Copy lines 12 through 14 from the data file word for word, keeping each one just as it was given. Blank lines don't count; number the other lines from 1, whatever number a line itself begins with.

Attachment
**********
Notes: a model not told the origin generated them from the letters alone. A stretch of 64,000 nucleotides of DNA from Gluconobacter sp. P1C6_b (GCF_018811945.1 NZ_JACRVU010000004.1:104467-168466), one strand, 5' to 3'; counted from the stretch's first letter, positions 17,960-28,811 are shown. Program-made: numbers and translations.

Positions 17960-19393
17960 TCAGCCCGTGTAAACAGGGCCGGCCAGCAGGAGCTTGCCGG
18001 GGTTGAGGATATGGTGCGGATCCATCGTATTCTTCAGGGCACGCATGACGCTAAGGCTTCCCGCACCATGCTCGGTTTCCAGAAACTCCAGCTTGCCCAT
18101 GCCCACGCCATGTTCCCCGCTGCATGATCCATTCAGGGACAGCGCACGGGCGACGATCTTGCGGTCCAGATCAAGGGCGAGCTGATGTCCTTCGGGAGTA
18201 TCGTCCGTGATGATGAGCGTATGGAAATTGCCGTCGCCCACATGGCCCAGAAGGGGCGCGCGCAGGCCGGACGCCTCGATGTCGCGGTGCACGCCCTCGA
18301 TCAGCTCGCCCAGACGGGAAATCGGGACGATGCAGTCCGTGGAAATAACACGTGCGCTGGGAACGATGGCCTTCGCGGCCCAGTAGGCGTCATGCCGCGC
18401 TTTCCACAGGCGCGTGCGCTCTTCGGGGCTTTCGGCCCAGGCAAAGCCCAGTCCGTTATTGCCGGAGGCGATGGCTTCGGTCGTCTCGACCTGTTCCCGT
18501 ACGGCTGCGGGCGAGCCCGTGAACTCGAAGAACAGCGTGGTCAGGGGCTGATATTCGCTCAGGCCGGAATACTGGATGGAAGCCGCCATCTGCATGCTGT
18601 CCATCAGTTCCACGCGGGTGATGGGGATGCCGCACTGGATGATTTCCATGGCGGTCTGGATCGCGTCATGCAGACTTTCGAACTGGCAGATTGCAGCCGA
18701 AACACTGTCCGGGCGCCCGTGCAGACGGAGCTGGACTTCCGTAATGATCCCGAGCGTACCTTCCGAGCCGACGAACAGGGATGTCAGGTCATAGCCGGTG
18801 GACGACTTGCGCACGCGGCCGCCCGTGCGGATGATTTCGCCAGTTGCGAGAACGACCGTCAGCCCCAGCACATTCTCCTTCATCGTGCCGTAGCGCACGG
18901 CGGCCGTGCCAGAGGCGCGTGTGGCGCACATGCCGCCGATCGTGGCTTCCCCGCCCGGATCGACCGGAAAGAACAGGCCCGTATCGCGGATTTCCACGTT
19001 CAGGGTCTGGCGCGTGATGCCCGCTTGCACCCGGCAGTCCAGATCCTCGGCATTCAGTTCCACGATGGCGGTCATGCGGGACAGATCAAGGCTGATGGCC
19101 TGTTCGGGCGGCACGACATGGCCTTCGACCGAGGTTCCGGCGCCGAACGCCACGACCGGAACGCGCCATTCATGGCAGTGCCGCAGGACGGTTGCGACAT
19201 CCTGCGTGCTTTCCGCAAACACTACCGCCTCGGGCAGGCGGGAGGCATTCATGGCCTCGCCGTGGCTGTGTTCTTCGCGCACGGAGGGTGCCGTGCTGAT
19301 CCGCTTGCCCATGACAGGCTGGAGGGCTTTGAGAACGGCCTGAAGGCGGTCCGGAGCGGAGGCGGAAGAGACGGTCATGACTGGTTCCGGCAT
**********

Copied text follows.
18801 GACGACTTGCGCACGCGGCCGCCCGTGCGGATGATTTCGCCAGTTGCGAGAACGACCGTCAGCCCCAGCACATTCTCCTTCATCGTGCCGTAGCGCACGG
18901 CGGCCGTGCCAGAGGCGCGTGTGGCGCACATGCCGCCGATCGTGGCTTCCCCGCCCGGATCGACCGGAAAGAACAGGCCCGTATCGCGGATTTCCACGTT
19001 CAGGGTCTGGCGCGTGATGCCCGCTTGCACCCGGCAGTCCAGATCCTCGGCATTCAGTTCCACGATGGCGGTCATGCGGGACAGATCAAGGCTGATGGCC